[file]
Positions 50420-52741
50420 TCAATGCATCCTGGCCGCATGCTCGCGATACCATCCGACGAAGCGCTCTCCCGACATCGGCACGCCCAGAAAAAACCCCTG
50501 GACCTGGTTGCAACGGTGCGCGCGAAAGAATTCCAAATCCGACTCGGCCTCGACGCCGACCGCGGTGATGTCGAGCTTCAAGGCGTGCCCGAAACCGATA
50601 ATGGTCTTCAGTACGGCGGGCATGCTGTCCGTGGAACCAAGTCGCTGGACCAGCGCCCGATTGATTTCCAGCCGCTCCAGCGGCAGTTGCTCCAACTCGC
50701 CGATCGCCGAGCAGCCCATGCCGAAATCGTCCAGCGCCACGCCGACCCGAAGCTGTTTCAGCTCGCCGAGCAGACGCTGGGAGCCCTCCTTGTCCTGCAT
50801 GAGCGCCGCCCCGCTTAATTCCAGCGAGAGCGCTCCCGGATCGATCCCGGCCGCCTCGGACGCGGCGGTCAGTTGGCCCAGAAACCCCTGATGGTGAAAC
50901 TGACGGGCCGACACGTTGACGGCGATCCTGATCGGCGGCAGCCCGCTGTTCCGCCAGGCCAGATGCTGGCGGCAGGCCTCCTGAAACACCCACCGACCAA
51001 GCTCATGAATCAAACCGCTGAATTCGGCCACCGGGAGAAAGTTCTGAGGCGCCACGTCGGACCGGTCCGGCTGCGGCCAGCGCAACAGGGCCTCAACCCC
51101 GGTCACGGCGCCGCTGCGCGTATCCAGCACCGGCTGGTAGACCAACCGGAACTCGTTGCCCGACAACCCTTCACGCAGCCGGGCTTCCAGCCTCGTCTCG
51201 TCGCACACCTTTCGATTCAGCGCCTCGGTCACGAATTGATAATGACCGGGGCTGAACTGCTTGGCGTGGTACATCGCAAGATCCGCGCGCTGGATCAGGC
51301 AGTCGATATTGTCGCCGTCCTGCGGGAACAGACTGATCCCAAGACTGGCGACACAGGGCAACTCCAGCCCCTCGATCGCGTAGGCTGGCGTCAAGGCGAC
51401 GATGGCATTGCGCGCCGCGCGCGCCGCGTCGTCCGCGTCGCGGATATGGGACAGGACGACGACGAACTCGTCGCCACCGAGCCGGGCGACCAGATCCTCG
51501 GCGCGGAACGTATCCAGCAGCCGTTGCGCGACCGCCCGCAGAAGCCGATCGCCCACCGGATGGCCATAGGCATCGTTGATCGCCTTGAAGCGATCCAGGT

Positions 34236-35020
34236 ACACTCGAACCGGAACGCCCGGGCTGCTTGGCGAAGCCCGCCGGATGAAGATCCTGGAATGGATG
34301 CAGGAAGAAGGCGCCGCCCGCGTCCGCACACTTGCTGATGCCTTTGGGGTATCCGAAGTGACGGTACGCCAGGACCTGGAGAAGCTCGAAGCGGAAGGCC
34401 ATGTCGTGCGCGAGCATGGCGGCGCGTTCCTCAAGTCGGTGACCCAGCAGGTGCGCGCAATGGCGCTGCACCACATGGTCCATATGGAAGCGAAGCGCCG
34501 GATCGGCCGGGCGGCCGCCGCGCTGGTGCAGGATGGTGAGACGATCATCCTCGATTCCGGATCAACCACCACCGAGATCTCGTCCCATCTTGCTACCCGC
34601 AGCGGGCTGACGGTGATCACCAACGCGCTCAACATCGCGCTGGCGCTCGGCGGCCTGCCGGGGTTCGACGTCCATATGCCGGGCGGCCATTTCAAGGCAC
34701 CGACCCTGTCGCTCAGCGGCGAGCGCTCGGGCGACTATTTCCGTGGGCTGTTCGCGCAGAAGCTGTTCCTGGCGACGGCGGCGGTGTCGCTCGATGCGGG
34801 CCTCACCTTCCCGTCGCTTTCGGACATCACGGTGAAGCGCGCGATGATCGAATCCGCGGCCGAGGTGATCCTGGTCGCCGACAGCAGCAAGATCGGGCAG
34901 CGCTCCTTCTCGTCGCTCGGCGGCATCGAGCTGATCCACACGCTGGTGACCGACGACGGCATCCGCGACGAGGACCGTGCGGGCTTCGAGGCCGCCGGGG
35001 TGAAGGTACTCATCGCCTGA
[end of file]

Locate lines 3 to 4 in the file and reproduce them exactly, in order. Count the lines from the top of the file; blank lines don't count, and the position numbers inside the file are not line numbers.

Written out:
50501 GACCTGGTTGCAACGGTGCGCGCGAAAGAATTCCAAATCCGACTCGGCCTCGACGCCGACCGCGGTGATGTCGAGCTTCAAGGCGTGCCCGAAACCGATA
50601 ATGGTCTTCAGTACGGCGGGCATGCTGTCCGTGGAACCAAGTCGCTGGACCAGCGCCCGATTGATTTCCAGCCGCTCCAGCGGCAGTTGCTCCAACTCGC